As we know, a person's entire system is geared toward learning and development on all levels during the PPN period, but especially during the "early brain growth spurt" which begins in the third trimester (Schore, 2002). This orientation toward learning causes each experience we have to imprint the whole organism deeply. As we integrate these implicit somatic imprints they become explicit – in other words through therapy we make sense of the original experiences instead of being unconsciously affected by them. This basic process is understood and applied by many contemporary forms of somatic therapy.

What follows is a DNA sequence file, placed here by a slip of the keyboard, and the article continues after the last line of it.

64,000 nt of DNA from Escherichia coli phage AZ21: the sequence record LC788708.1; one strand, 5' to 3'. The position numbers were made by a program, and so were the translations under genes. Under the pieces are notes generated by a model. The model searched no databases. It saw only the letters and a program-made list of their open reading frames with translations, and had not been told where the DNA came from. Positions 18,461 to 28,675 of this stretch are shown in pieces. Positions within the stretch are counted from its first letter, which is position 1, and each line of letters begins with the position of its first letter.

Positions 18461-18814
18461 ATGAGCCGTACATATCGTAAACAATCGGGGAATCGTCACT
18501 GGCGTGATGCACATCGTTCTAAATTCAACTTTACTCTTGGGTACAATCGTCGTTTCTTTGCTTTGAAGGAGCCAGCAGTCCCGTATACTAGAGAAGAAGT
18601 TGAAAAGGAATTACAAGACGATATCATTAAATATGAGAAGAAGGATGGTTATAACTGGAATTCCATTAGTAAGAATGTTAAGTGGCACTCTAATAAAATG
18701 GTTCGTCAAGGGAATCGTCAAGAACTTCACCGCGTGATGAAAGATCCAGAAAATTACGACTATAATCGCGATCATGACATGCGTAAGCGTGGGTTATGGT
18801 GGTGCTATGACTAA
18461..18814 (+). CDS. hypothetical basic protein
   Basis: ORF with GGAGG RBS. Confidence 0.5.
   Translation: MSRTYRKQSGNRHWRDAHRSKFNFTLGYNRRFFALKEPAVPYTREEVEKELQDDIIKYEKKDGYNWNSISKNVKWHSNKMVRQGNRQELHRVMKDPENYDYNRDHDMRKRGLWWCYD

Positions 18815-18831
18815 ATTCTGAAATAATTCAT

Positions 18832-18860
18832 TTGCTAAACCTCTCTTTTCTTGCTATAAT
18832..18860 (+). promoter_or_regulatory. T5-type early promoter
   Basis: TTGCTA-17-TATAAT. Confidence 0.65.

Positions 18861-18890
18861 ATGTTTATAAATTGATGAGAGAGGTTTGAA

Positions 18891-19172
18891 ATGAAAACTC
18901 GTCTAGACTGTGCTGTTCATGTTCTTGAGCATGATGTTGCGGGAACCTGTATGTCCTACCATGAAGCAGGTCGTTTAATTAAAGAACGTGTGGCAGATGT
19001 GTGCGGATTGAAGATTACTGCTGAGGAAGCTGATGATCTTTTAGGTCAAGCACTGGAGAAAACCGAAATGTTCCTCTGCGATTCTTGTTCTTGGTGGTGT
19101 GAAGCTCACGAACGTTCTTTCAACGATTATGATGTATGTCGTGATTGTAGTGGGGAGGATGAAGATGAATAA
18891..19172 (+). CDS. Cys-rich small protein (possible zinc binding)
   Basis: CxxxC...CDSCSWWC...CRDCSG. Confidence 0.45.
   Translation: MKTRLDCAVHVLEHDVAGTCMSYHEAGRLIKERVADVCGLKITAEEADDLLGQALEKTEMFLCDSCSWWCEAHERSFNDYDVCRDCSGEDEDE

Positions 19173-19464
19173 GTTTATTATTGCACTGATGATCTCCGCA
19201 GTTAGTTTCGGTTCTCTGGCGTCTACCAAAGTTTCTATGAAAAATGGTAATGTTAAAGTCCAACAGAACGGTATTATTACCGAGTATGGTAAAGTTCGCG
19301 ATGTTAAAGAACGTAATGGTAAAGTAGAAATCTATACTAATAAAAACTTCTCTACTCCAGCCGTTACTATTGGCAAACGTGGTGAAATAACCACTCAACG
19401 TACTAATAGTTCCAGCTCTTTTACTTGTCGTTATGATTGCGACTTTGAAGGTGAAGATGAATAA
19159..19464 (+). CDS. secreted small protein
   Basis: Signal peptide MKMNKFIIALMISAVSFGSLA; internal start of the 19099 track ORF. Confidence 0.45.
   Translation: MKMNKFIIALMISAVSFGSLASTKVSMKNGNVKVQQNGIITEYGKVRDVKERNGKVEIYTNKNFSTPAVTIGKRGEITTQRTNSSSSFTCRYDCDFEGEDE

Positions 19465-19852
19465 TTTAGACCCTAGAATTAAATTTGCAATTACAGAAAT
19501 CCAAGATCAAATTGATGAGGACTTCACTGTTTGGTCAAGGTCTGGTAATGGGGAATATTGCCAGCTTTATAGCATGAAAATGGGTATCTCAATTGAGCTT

Another feature that is specific to working with PPN imprints is that the prenate has, from conception onward, an experience of existing in a 'dyadic' system. In other words, she does not exist independently from her mother. This makes the attachment aspect of this work so extraordinarily important, since any traumatic experience the prenate has is always experienced in a relational, attachment context. So, in addition to learning how to work with somatic imprints, the practitioner has to be available to support repair of attachment ruptures that happened when the client was in an extremely sensitive and fragile state. This requires very specific verbal, emotional, energetic, and touch skills. If one imagines the difference in size between a fetus and her mother, and the lack of available defensive responses for the prenate one can understand why all PPN threats are experienced as existential. Adding to this the fact that as we remember them, we perceive them not as a memory but as a current-moment experience, it becomes clear why PPN practitioners need strong skills in supporting clients through deep autonomic nervous system dysregulation – while at the same time being available for attachment repair.